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What Happens to Privacy Policies in Bankruptcy?

What Happens to Privacy Policies in Bankruptcy?

What does RadioShack's bankruptcy have to do with IT contractors? The company's data privacy struggles and privacy policy issues offer a few lessons for even the smallest businesses.

Monday, April 13, 2015/Categories: data-privacy

The Consumerist reports that RadioShack, facing bankruptcy, planned to take its customer database and put it up for auction to pay back its creditors, which contains millions of:

  • Physical addresses.
  • Customer names.
  • Email addresses.
  • Other identifiable information.

What's the problem? RadioShack's privacy policy promised consumers it wouldn't sell their data, and now, privacy activists and state law enforcement officials have objected so strongly that RadioShack has backed down from this plan.

Even for an independent contractor working in IT, this issue is worth following. No matter how big or small your company is, it's crucial to understand how privacy policies work.

Do Privacy Policies Get Liquidated in a Bankruptcy?

A Washington Post article details the history of multiple bankruptcy-related privacy policy disputes. As it turns out, the Federal Trade Commission stopped Toysmart.com from selling its user data after the dotcom bubble burst in 2000. That data, which contained children's information, was securely destroyed instead.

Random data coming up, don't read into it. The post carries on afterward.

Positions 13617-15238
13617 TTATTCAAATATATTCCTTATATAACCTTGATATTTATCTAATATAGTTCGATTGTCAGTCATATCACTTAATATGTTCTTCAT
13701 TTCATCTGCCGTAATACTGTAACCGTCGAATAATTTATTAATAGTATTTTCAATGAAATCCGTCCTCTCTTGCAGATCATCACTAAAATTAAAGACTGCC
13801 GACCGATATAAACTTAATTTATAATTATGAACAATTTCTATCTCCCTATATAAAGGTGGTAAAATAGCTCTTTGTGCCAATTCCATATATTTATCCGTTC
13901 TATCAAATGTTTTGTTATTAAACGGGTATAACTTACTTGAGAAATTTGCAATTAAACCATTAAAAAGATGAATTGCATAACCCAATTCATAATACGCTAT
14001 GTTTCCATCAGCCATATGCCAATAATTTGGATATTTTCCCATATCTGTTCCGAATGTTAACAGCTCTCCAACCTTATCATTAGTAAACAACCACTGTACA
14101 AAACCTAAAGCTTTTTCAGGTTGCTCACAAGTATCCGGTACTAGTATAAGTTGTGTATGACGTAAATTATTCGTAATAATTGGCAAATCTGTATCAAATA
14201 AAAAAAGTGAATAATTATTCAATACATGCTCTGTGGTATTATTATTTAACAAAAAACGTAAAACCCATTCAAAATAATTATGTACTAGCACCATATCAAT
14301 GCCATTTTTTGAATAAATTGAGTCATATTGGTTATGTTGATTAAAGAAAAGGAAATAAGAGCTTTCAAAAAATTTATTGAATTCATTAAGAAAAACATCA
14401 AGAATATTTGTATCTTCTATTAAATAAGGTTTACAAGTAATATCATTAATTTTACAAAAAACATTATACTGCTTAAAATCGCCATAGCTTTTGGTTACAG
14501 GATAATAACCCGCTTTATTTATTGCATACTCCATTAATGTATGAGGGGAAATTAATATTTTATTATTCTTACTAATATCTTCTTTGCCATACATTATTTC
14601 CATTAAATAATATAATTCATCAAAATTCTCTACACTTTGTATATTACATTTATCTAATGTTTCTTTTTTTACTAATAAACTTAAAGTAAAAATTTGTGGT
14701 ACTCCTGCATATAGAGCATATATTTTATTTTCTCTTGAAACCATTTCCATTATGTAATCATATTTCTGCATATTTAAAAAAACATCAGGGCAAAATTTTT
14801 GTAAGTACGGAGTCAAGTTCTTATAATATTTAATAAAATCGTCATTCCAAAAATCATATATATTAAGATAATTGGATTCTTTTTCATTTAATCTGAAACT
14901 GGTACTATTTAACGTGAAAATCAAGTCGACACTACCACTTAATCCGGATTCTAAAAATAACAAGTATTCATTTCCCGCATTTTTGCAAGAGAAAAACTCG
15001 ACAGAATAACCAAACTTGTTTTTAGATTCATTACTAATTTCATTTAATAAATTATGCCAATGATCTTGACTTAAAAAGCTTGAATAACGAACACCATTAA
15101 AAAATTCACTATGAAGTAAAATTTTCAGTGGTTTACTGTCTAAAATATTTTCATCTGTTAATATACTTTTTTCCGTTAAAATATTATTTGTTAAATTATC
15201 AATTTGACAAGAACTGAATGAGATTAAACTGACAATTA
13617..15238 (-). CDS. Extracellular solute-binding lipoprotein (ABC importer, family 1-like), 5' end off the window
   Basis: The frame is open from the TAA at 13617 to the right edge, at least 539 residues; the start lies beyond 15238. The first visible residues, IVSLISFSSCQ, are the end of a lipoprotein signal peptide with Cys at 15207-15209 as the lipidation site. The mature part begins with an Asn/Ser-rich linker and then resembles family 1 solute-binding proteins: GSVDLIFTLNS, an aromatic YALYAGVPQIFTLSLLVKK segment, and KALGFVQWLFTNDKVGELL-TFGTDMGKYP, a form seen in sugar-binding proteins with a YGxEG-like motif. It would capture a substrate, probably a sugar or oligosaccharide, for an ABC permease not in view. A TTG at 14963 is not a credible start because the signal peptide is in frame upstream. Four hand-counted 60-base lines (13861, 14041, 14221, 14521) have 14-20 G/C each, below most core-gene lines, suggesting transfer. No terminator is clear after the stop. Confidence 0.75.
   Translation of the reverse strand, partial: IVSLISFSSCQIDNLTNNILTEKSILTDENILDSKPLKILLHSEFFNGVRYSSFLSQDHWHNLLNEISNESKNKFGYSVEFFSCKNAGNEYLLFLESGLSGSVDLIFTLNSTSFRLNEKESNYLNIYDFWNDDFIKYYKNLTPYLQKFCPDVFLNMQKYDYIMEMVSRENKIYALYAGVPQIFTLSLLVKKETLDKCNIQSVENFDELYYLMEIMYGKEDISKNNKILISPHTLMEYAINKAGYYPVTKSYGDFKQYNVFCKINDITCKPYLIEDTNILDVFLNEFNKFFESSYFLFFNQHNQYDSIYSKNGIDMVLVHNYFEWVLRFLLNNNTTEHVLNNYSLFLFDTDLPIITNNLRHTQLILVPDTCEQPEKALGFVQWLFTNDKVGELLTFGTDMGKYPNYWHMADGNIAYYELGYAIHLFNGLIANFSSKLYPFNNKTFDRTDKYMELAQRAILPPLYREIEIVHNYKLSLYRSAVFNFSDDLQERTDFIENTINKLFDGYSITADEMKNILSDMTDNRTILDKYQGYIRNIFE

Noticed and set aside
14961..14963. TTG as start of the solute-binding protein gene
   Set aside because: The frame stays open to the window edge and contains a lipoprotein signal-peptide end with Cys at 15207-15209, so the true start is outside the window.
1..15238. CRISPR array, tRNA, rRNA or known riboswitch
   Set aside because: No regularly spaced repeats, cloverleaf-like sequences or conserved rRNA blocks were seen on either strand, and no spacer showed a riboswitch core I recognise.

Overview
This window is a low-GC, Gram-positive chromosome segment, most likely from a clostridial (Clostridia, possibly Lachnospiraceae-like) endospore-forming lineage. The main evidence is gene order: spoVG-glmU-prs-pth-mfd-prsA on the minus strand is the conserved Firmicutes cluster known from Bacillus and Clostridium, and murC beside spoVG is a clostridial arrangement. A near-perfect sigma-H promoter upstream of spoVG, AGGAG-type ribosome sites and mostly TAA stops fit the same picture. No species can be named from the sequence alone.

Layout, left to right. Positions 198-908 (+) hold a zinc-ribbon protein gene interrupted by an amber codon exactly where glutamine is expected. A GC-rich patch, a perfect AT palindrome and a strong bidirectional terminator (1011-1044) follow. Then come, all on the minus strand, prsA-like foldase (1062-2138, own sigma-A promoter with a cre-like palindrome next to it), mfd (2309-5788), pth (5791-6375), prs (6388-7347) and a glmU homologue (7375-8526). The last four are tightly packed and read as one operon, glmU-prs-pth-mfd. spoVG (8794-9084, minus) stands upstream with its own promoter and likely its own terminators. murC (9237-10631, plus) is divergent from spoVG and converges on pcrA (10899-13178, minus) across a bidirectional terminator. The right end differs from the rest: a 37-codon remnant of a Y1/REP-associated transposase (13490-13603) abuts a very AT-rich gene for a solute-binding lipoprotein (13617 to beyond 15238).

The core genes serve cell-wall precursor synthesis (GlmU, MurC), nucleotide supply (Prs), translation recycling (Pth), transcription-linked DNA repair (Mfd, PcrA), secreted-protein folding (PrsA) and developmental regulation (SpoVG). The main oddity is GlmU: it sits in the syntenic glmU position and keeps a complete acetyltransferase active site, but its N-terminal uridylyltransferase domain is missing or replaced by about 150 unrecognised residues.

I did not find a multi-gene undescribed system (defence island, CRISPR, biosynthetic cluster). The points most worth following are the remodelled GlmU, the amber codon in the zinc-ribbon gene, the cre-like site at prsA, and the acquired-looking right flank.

While the FTC has stopped other companies in the past, many tech businesses are uncertain about their responsibilities in bankruptcy or merger. Google, Facebook, and other companies leave their privacy policies open-ended.

These liabilities may seem pretty "big picture" for an independent contractor working in IT, but these issues could come up. For instance, a database admin could be hired to oversee a data migration by a client that has acquired a competitor. In this situation, the contractor could unwittingly be violating the client's privacy policy simply by transferring data from one company to the next.

For this reason, it's important to check your client's privacy policies and know the liability issues surrounding them. To learn about covering these legal risks, check out Errors and Omissions Insurance, which can pay for third-party data liability lawsuits.

Privacy Policy Issues and IT Contractors: What You Can Learn from RadioShack

A privacy policy is one of the most important documents a new business can use, especially if it requires customer data to operate. Privacy policies are a contract between the web page or service provider and the user. You and your clients are legally responsible to fulfill the obligations you set out in your privacy policies.

You can use our sample privacy policy as a starting point for your own policy. Here are some of the basic things your policy should do:

  • Outline who has access to the private data you store.
  • Disclose whether you share data with third parties (e.g., marketers, outsourced IT, or other companies).
  • Allow a way for users to contact you about privacy issues.

In RadioShack's policy, the company said it wouldn't sell its customers information to other companies, suggesting this bankruptcy auction is a violation of the contract the company has made with its customers.

In the world of tech, liabilities and risks change every day. While it's crucial to use contracts and policies to protect your company, it's impossible to plan for every contingency. A smart risk management strategy should use privacy policies and contracts, but also have the lawsuit protection that small business insurance can offer.

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